Minister Vardakar’s right wing posturing is an insult to working class communities. Hiding behind his false beard claims, it’s not hard to see exactly what he’s about.
The recent high profile advertisement campaign, “Welfare cheats cheat us all” launched by the misnamed Department of Social Protection and their chief of deception, Leo Varadkar, is more than empty posturing by the Tory wannabe; it is a deliberate attempt to negatively portray those members of our society who claim their entitlements to social welfare.
Every taxpayer (and everyone pays tax throughout their lifetime in various ways) contributes to a central fund to provide financial support on occasions when we need it throughout our lives. Children’s allowance, old age pensions, sick pay, disability payments, unemployment benefit and housing benefit all come from a central fund we all contribute to.
Welfare is essentially a progressive policy of a caring society, we call it welfare because most of us are concerned with the welfare of our fellow beings, and we should protect it from this blatant attempt to undermine it. Make no mistake this ‘campaign’ is a precursor and indeed an excuse to justify more neo liberal and draconian cuts to the welfare system.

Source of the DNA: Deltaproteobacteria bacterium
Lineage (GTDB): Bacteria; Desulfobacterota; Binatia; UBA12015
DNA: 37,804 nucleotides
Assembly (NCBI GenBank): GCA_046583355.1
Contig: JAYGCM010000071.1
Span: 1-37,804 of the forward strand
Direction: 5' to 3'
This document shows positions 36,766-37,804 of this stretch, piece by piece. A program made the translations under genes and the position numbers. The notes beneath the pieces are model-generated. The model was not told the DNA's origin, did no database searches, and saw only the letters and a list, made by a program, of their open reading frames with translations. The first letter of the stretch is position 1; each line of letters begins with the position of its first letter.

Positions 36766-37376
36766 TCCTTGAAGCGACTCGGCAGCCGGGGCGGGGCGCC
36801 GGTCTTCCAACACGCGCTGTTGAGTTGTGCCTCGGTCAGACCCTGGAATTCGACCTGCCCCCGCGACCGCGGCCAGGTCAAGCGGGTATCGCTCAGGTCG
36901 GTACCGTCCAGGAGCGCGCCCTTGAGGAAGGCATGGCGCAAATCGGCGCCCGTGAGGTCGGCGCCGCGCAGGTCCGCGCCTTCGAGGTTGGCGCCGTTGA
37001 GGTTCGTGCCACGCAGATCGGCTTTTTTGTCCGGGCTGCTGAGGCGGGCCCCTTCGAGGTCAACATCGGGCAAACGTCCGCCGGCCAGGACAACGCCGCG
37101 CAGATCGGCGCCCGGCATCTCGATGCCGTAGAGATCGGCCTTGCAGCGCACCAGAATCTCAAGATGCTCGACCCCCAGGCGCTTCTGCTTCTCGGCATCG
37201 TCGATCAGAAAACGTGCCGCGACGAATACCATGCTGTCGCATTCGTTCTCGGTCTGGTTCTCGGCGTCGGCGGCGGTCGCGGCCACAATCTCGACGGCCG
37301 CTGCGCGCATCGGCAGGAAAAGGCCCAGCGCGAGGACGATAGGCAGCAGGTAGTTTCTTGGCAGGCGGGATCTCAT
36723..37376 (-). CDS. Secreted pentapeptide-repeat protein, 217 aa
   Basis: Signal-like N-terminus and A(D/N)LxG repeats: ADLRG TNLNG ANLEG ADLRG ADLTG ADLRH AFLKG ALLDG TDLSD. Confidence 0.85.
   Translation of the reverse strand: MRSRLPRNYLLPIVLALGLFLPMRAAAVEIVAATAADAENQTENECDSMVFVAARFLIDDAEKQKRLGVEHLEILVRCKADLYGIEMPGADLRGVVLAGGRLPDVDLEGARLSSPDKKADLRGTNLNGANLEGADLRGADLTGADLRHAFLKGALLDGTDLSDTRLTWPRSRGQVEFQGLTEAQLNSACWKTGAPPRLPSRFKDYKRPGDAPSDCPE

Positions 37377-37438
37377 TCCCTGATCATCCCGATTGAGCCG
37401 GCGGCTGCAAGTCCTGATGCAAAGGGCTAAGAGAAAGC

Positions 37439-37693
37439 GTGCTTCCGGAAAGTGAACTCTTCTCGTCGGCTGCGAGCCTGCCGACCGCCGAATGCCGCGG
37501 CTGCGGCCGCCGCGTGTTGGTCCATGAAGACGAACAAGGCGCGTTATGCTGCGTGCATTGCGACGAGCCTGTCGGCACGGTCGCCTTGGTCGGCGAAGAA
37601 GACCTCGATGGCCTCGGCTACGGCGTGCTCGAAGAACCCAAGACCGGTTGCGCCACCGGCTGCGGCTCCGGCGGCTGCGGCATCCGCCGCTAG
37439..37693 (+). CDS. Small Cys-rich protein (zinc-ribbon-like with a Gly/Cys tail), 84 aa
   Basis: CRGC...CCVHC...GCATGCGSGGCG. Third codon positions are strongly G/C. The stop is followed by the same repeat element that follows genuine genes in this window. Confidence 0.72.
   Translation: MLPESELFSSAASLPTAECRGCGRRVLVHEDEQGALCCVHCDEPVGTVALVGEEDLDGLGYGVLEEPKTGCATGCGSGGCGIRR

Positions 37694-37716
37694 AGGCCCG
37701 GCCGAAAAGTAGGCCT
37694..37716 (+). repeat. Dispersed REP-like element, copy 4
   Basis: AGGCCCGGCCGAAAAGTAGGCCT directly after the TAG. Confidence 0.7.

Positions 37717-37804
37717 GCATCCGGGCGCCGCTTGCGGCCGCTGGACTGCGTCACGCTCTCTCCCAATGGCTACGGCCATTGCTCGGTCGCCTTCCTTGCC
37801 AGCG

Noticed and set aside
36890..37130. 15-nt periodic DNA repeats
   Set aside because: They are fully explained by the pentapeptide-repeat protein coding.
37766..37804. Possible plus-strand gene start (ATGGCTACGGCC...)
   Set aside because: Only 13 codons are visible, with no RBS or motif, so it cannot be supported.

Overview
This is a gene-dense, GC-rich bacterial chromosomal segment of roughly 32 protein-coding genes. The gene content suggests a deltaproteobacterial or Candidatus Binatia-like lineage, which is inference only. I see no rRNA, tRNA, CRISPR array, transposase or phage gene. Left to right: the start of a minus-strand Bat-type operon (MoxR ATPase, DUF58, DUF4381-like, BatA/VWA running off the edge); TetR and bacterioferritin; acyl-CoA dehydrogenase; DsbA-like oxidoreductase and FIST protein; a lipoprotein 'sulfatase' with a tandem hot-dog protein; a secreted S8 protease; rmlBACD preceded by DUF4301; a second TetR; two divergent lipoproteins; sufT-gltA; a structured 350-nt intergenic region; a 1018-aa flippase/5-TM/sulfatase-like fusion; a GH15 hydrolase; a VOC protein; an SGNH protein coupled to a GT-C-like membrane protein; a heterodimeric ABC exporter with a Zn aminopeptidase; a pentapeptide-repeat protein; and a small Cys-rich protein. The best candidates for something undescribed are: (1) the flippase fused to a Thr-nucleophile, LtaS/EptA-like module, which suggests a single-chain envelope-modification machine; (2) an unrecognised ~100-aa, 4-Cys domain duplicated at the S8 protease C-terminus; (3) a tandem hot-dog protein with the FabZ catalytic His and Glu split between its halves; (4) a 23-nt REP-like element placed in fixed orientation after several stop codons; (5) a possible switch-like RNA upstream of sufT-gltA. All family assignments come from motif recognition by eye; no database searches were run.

Minister Varadkar avoids a direct answer and instead indicates that over an undefined period only 21 cases can be identified as alleged identity fraud. There is no indication in this answer that anybody whatsoever engaged in dressing up in fake beards to make fraudulent social welfare claims. The Minister engaged in a childish, right wing, stunt to demean and undermine people who claim welfare, in his attempt to appear more right wing than his rival in a FG leadership farce. It is truly pathetic.
To ask the Minister for Social Protection the number of persons reported and charged with making fraudulent claims for social protection payments by disguising their identity with beards or makeup; and the number of these alleged frauds that were reported to An Garda Síochána for each of the years 2014 to 2016.
– Clare Daly